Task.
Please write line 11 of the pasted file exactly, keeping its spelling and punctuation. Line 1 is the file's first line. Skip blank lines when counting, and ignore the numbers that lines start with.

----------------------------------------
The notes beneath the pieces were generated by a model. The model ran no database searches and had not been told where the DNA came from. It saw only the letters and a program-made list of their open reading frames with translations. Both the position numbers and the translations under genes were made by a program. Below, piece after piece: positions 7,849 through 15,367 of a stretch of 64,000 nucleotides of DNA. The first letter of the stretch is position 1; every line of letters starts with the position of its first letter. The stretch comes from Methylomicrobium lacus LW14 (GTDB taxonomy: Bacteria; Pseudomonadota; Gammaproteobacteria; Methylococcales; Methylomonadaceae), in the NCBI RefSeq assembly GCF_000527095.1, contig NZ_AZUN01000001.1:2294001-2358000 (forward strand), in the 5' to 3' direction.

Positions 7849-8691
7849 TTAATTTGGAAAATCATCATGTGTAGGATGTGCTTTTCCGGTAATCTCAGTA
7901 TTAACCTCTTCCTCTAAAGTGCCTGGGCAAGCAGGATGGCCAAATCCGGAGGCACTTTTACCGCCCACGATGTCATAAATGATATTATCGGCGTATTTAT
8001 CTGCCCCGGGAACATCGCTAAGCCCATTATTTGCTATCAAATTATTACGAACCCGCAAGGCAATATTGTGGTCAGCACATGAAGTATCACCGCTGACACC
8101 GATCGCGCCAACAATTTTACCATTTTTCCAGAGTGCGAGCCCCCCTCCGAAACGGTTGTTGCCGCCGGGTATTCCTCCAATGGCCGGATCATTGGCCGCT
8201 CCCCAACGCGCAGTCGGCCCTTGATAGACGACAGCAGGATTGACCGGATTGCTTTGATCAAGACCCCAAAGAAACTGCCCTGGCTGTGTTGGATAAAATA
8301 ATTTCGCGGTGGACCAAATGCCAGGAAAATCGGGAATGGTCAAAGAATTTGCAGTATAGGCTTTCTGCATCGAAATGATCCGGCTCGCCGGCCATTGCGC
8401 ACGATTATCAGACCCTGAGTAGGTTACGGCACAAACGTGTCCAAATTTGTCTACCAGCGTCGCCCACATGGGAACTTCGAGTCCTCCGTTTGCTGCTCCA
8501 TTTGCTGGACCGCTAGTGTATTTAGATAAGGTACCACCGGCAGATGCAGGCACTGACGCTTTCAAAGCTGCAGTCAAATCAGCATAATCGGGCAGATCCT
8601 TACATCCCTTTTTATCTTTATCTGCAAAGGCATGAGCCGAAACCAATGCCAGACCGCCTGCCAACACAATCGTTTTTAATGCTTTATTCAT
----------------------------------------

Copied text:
8601 TACATCCCTTTTTATCTTTATCTGCAAAGGCATGAGCCGAAACCAATGCCAGACCGCCTGCCAACACAATCGTTTTTAATGCTTTATTCAT